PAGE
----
The fifth series contains notes, correspondence, clippings, published articles, and collateral regarding professional lectures, organizations, and programs in which Loeffler participated. In addition, this series includes published scholastic articles written by Loeffler and course syllabi from the undergraduate courses she taught at the University of Maryland and George Mason University.
Contains related materials added to the collection at a later date.
Using the Collection
Avery Architectural and Fine Arts Library
Restrictions on Access
This collection is available for use by appointment in the Department of Drawings & Archives, Avery Architectural and Fine Arts Library, Columbia University. For further information and to make an appointment, please email email@example.com.
Terms Governing Use and Reproduction
Permission to publish must be obtained in writing from the Director, Avery Architectural & Fine Arts Library, Columbia University, 1172 Amsterdam Ave., MC 0301, New York, NY 10027.
Jane C. Loeffler Collection of Research Papers on American Embassies, 1920s-2010s, (bulk 1970s-2000s), Department of Drawings & Archives, Avery Architectural and Fine Arts Library, Columbia University.
About the Finding Aid / Processing Information
Columbia University Libraries, Avery Architectural and Fine Arts Library
This collection was processed by Catherine Fischer in 2014.
2015-02-21 File created.
2019-05-20 EAD was imported spring 2019 as part of the ArchivesSpace Phase II migration.
History / Biographical Note
Jane C. Loeffler is the author of The Architecture of Diplomacy: Building America's Embassies, the extensive history of the U.S. State Department's foreign building program for which she was awarded its distinguished public service award. A noted architectural historian, she graduated from Wellesley College (1968) before earning a Master's in City and Regional Planning from the Harvard Graduate School of Design (1971) and a PhD in American Civilization from The George Washington University (1996).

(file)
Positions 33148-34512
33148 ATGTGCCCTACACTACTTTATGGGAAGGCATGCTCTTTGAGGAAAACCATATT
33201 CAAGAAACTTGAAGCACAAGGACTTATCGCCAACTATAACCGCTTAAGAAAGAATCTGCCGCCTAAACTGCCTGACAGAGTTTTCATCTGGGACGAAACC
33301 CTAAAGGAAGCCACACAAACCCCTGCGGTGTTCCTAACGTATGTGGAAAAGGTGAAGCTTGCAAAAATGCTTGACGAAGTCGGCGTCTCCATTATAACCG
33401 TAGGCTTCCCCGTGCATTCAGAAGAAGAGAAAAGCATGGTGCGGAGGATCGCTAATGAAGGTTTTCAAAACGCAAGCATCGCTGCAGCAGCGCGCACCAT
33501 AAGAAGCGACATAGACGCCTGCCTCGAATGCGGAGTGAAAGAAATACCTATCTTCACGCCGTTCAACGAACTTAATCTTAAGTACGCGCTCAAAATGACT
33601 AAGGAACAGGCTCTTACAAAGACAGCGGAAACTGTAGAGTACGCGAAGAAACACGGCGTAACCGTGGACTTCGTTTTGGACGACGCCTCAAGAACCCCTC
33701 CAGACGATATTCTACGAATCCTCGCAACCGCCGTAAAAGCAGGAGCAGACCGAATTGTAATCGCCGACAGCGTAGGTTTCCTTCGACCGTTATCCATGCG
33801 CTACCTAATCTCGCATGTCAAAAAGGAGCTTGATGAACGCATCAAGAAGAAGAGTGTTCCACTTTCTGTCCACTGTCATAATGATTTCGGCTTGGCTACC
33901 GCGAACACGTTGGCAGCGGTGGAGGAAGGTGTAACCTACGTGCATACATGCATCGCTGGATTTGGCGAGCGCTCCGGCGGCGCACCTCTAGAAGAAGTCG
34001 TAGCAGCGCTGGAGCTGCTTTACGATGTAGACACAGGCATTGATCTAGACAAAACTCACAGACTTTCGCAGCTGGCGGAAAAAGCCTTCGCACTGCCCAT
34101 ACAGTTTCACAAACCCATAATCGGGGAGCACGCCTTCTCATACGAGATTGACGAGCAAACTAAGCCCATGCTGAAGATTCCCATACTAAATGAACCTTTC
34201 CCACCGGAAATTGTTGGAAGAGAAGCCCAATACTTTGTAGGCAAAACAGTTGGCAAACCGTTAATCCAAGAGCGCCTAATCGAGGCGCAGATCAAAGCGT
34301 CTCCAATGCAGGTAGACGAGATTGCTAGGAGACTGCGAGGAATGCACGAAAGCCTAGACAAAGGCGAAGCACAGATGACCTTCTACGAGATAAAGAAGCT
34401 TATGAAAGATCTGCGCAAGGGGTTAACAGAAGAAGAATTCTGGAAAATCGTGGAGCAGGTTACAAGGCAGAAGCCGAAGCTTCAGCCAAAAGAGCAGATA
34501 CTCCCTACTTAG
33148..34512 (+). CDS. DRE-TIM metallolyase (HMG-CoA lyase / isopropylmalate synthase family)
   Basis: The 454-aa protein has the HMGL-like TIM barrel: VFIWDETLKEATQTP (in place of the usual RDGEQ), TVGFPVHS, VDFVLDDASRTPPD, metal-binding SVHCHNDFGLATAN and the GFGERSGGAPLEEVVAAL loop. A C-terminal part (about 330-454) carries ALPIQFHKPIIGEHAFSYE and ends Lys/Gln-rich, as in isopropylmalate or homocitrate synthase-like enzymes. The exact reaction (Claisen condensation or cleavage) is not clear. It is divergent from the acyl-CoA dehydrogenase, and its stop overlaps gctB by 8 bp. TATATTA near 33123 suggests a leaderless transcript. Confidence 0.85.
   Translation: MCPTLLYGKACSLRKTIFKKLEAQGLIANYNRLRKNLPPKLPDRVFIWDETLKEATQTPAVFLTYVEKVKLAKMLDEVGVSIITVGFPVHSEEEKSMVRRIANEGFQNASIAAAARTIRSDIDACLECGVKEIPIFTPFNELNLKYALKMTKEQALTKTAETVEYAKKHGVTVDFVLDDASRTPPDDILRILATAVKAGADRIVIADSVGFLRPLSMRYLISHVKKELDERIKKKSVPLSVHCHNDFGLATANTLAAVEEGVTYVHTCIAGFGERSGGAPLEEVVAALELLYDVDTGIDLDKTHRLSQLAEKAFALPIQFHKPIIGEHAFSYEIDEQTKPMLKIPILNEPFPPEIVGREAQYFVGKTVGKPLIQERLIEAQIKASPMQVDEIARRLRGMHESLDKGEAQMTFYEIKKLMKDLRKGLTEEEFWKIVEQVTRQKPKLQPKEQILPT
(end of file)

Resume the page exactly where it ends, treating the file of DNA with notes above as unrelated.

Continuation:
Loeffler began her work with the U.S. Office of Environmental Education, and then with planner and historian Frederick "Fritz" Gutheim, author of The Potomac and Worth of the Nation. In 1973, she became the curator for the Frederick Law Olmsted/U.S.A exhibition at the National Gallery of Art and, six years later, she was invited by Bates Lowry, the founding director of the National Building Museum, to become its first curator and help organize an inaugural exhibition celebrating U.S. embassy architecture.
Considered a pioneer in the field of diplomatic architectural history, Loeffler has published numerous articles for The Journal of the Society of Architectural Historians, Architectural Record, The Foreign Service Journal, The New York Times, and The Washington Post, among others. As a visiting professor, Loeffler also taught courses in architectural history and landscape in the Honors College at the University of Maryland (College Park) and at the George Mason University. In addition to teaching and lecturing at embassies, in Washington D.C. and U.S. embassies abroad, she has also spoken at several universities, including Columbia, Harvard, MIT, the British School at Rome, and the Oslo School of Architecture.
In 2008, Loeffler testified as an expert witness before the House Subcommittee on National Security and Foreign Affairs on Fortress America Abroad: Effective Diplomacy and the Future of U.S. Embassies and was later named to the 21st Century Embassy Task Force, developed by the American Institute of Architects to advise the State Department on the future of its foreign building program. While her research travels have taken her around the globe, touring U.S. embassies Athens, Ottawa, London, Dublin, Helsinki, Oslo, Copenhagen, Paris, Prague, The Hague, Brussels, Berlin, Rome, Madrid, Tokyo, and Beijing, Loeffler currently lives in Washington, D.C.
Loeffler, Jane C. "About The Author." JaneLoeffler.com. Jane Loeffler, 6 May 2013. Web.
National Building Museum. "Jane Loeffler." National Building Museum: Biographies. National Building Museum, 18 May 2010. Web.